5. Mistress Quickly would have a page of her own if I had the time. What a pity you removed a lot of the tired pomposity, buffoonery and vulgarity usually associated with Sir John (“He’s not just some pompous, blown up fool” – from your comments on the Covent Garden website) and threw it at Mistress Quickly’s more than ample bosom, not to mention derrière. Apart from her generally vile and completely cartoon-like public behaviour, she would never (a) have adjusted her make-up in public nor (b) walked out smoking: a lady, however recently arrivée in her upward mobility, would never walk about smoking a cigarette, the only exceptions being at a reception where by its nature all the guests would have been standing or at home. As for her ham-fisted buttering of a chunk of her bread roll before biting a piece off!!! Well, perhaps you really were in her case (maybe even in the case of the “necklace” couple, although that really would have been subtle!) trying to show someone who actually did not know how to behave! The etiquette – now as then in polite society – is to break off a piece of bread the size of a mouthful, butter that from a piece of butter taken from your own side plate (not directly from butter dish to bread) and put it in your mouth!

    I cannot believe that these are all intended examples of deliberate theatrical “irony”, i.e. that you and your team knew the right thing but deliberately put in the wrong thing. It is a pity your team did not have among them – or did not seek to consult – someone with a detailed knowledge of the United Kingdom’s public etiquette of the fifties, not all of which has disappeared. Such a pity, given the obvious love, affection and insight shown to the rest of the production’s details.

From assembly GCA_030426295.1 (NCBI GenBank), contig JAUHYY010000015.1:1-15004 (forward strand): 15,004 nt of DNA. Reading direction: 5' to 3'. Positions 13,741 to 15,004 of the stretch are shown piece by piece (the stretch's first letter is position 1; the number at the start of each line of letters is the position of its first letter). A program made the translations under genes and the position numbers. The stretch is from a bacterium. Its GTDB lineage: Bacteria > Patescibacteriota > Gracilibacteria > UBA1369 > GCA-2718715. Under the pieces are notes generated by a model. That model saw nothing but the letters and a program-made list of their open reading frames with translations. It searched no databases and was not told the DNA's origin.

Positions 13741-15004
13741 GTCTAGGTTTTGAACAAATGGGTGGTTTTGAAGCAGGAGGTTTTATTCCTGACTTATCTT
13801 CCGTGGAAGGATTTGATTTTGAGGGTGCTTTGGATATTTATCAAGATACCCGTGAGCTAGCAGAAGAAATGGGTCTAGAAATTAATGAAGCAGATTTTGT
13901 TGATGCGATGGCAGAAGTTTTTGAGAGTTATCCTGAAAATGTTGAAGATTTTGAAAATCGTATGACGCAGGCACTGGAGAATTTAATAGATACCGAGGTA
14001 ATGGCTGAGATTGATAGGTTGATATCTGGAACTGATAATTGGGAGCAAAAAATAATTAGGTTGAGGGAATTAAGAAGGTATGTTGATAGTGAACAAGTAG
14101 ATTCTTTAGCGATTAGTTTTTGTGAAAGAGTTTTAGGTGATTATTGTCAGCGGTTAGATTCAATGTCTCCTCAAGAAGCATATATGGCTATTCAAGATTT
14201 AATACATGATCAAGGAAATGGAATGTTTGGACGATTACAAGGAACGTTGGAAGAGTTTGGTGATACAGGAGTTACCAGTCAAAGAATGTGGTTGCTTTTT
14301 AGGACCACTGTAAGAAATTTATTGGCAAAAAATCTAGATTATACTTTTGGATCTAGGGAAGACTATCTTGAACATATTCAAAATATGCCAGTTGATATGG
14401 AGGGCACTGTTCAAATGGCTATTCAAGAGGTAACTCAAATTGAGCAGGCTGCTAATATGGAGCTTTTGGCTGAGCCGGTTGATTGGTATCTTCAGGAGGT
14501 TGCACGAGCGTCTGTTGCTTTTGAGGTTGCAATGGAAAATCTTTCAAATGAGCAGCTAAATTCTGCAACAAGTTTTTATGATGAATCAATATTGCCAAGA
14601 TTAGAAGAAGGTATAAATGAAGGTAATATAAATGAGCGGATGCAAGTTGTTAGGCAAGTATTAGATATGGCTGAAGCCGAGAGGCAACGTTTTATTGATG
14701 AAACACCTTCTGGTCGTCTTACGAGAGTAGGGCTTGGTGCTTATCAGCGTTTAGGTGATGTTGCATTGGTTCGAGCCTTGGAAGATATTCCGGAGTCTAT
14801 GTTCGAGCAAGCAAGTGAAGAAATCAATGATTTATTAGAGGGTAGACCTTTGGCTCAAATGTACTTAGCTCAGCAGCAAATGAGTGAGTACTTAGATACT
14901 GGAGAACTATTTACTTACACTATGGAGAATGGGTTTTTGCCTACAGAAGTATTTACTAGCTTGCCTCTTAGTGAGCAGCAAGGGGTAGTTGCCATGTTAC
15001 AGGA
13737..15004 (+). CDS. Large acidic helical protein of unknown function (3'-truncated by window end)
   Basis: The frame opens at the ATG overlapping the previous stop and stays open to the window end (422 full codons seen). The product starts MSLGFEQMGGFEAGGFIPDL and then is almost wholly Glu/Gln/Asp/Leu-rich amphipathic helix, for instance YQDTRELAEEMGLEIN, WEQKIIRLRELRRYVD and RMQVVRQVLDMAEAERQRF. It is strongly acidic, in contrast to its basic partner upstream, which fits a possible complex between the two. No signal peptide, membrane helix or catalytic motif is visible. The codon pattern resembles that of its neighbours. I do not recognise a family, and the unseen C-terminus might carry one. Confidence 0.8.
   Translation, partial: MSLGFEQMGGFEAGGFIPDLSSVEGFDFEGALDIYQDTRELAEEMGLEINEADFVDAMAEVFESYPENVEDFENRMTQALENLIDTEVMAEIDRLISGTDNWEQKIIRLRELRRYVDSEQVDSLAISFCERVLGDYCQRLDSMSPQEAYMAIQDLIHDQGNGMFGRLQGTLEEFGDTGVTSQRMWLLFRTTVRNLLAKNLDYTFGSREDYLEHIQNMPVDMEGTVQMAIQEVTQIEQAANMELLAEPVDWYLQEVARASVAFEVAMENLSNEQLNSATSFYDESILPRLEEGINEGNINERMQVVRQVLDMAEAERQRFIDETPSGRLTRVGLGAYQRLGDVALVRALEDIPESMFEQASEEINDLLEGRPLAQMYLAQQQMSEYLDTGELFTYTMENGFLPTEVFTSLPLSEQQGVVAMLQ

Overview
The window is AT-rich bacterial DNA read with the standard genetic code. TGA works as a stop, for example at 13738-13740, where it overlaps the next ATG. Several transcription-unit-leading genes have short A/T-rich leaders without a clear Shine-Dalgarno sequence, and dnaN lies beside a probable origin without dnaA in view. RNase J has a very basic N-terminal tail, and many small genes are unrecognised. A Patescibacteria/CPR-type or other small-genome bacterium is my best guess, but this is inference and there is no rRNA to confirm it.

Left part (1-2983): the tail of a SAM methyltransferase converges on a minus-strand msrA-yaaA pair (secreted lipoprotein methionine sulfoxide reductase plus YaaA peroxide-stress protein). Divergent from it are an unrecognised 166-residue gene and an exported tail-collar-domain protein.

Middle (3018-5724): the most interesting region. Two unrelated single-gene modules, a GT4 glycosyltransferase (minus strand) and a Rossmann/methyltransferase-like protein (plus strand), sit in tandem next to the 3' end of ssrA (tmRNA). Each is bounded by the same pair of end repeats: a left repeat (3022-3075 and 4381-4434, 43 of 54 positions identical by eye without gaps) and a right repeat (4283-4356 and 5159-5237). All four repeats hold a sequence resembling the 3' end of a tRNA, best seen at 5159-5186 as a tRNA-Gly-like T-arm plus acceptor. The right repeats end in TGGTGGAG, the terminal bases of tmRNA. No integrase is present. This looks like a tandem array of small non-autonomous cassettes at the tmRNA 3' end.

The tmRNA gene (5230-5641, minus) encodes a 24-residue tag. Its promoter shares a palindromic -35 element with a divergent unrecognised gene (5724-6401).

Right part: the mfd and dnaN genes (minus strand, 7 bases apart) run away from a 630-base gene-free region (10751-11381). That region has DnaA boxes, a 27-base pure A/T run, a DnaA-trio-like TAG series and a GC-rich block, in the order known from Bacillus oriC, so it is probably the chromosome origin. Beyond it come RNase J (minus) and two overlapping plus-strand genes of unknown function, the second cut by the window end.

Finally, some random points.

    (a) I was surprised to see the fishing rod in the last scene but, having checked up, it is possible in Windsor Great Park with a permit, but I was partly rightly to be surprised as we are currently in the close season where fishing in the park is not permitted!

    (b) Two fashion points: no real lady would have put a big fat gold brooch on her mink coat (although a pair of jewellery fur clips to join the ends of a fur stole was acceptable) and Ford – who seemed in your production to be obviously a fully cultivated and cultured person – would never have walked around with a silk scarf showing the maker’s label! If – a big if! – there had been such a label sewn on when the scarf was purchased, it would have been removed before the scarf was worn. In those days, clothes labels were never shown

    • Robert Carsen probably read your letter, as I’m sure we all did, with mild amusement and disbelief, shook his head and threw it in the bin.
      I dare say there aren’t many people who wouldn’t have done the same thing.
      Jeez.

      • Such a pity you and others seem to have had a sense-of-humour by-pass operation! The point of my letter was that a production team of great renown spent such a great deal of time and money pretending to have created something authentic.